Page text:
Shadow on the Sea at Pourville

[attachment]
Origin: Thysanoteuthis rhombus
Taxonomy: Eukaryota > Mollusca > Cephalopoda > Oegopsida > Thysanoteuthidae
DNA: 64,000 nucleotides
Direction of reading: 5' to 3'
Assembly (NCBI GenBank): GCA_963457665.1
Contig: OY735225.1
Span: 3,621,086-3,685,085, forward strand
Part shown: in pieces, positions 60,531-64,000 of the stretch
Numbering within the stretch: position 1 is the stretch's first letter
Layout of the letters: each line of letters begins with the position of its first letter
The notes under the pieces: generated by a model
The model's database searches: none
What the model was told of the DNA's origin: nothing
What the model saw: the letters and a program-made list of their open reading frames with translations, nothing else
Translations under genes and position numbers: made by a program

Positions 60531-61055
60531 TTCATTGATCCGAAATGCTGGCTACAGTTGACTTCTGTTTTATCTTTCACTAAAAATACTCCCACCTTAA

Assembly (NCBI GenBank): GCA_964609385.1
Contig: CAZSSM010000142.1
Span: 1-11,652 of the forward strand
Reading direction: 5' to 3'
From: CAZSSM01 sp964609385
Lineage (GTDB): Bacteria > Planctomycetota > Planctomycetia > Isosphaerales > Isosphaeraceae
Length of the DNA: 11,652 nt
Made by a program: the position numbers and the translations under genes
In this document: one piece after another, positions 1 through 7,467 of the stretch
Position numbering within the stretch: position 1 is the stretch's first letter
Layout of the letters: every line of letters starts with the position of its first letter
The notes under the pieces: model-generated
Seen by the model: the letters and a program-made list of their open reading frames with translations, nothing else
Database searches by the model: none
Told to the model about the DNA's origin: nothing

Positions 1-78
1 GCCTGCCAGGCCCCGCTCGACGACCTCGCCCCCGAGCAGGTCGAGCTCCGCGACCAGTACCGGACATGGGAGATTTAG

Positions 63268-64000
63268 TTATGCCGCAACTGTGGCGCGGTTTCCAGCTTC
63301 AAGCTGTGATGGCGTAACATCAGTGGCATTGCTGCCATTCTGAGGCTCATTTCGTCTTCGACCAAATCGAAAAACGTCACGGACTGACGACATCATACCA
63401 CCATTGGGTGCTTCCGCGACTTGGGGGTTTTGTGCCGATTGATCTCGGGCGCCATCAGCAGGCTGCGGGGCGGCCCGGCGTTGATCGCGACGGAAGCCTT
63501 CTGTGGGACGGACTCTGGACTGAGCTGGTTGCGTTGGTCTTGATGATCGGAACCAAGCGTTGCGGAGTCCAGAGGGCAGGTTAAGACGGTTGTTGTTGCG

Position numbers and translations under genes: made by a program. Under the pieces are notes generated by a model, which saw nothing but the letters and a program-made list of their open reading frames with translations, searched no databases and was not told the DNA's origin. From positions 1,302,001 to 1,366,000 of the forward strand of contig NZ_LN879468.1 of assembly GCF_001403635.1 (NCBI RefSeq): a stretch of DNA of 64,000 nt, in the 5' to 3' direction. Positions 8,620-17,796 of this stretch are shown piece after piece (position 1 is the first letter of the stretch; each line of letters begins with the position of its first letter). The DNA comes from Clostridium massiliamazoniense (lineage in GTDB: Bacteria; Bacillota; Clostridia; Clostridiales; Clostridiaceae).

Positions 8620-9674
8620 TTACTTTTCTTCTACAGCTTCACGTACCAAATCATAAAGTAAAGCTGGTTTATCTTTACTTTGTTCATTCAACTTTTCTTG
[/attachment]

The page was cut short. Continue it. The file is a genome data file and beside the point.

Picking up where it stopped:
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There is a diagonal sense of balance in this piece, with the work loosely split into a darker diagonal half containing the watery shadows and cliff face, and the upper diagonal containing lighter waters and an open sky. This work is characteristic of Monet’s Impressionist style. The paint has been applied in loose strokes which are detectable as individual marks rather than a blended whole. The tones Monet has created are the result of different colours being placed in proximity to each other, building up to a general hue. Both of these stylistic choices were key to the Impressionists in their mission to portray outdoor light as it actually seen in real vision: a dance of many colours. The shadows upon the sea are dark blue with heavy green waves layered upon them, demonstrating the movement of the water. This darker section is contrasted by a lighter area of water to the left which has yellow highlights. Although this is not what “real” water looks like, by combining the yellow and blue, Monet has given the impression of warm light hitting the sea, the pink and orange highlights on the cliff and in the sunset. Monet painted Pourville in the north of France at least three times during an elongated stay there in 1882.